Please note that a) the lines diverge, and b) the divergence isn't really readily apparent for the first couple of inches. THIS is where accuracy begins: with the understanding that minor and minute errors aren't apparent until magnified or multiplied. And you may not detect them until they can affect a bigger picture. (If this was a picture frame, or something with big miters, and your angles are slightly off, your miters won't close. Period. Yes, you can use putty or wood filler, but the joint will lose strength.) It's easier to detect a minute discrepancy if it's projected out far enough. This is why you need to draw LONG lines to set your bevel gauge to. It's why it helps to have a bevel gauge with a long blade, AND a long beam: You want to make sure that the angle is true, even when projected out.
I've seen some stores offer little 3" setup blocks milled out of aluminum from companies like Incra or Woodpeckers. I've also seen firsthand that even inside the 3", these little doo-dads weren't actually square. If you can't make a block square enough within 3", that's beyond egregious. If you're shopping at the store, ask to borrow a Starrett combination square to check any other squares or setup blocks, and see for yourself.
These are my Shinwa bevel gauges, and my Starett gauge:
I bought the Starett years ago. I like it.
I like the Shinwa gauges better.
I like the 9" long beams, the 8" long blades, and the fact that there's room to write on them, to keep track of multiple angles. (Sharpie marker ink wipes clean with denatured alcohol)
I also like that the handle has a hole, not a slot. The slot in the Starrett can lead to errors, like so:
I've exaggerated the issue for the sake of illustration, but a little bit of beam protrusion can interfere with the ability to set up the blade on a table saw accurately.
Lastly, I like the screwdriver slot in the nut on the Shinwa. I don't torque down on it too hard, but the blade locks very rigidly in place. I usually set to finger-tight while I fine-tune the setting, and tighten afterwards, to lock it up.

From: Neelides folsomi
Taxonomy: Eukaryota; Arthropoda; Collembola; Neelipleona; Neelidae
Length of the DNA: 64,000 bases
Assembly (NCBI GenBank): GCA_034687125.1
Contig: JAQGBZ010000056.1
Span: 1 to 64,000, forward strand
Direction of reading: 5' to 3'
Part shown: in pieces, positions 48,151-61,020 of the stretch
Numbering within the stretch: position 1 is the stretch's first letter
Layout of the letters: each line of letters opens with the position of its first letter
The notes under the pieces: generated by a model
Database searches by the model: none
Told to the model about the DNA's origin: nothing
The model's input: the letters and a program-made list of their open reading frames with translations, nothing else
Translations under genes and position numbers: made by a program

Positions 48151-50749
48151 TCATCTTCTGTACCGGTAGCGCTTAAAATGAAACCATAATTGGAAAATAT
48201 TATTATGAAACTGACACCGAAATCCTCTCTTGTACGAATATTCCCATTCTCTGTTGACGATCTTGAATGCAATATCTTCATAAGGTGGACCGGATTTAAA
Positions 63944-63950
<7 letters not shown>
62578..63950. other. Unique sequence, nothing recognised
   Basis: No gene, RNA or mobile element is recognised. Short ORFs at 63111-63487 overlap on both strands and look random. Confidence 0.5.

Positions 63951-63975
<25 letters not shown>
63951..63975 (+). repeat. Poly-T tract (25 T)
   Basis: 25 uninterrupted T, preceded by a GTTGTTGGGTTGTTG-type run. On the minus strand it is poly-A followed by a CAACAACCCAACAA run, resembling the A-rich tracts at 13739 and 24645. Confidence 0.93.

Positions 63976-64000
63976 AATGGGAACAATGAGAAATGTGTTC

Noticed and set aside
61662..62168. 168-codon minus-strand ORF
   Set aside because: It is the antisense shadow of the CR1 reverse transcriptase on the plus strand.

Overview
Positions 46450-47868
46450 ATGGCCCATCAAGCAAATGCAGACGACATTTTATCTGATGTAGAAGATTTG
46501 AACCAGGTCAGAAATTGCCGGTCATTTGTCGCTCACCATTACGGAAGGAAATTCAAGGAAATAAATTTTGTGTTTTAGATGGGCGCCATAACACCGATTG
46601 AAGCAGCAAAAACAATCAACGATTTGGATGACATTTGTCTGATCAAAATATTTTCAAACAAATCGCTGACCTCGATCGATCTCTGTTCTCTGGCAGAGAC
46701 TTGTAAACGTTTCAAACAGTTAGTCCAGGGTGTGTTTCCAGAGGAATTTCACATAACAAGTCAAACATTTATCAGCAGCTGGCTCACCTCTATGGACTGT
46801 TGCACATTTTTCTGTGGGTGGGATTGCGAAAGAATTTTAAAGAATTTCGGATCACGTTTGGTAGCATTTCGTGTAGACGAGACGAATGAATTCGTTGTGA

Quick tip, for an even tighter lock-up, pulled from an old book on drafting: Old-school draftsmen would heat up their dividers and melt beeswax onto the pivot point. Unlike paraffin, beeswax is a little sticky. Melted into the milled steel surface, beeswax will add just a bit more 'sticktion,' which is the static friction that must be overcome before an object moves. In motion, beeswax glides beautifully. But it will also help hold a setting a little bit better. I haven't needed it on the bevel gauges that I have, but for those of you who have been fighting with the gauge that you have, it might help... And, it'll help prevent rust.
Things have been busy. It would have been great to get this series of posts out last month... preferably on Pi day (3/14/14) or just during last month, which was Pi month. (3rd month, of '14) Alas... c'est la guerre.
The top of my current project is curved. Most of the methods I've seen for cutting a radius involve driving a screw through the center, and using that as a pivot point. And that works well enough for many things. But in this case, it's a curved structural member, involving two
different radii, one convex, one concave, and with two different
centers. And that starts to get sticky. Added to that, I had this hair-brained idea of making a cut on the band saw, and a finish pass on the router table, to make for a smooth finished part. Lastly, I'm working with 12/4 stock, and the notion of just drilling a center through a beam that's wide enough to also contain the center, was just wasteful to the point of being dopey. So, I set out to untangle radiused cuts (inside and outside radii) on pieces that aren't wide enough to contain the pivot point.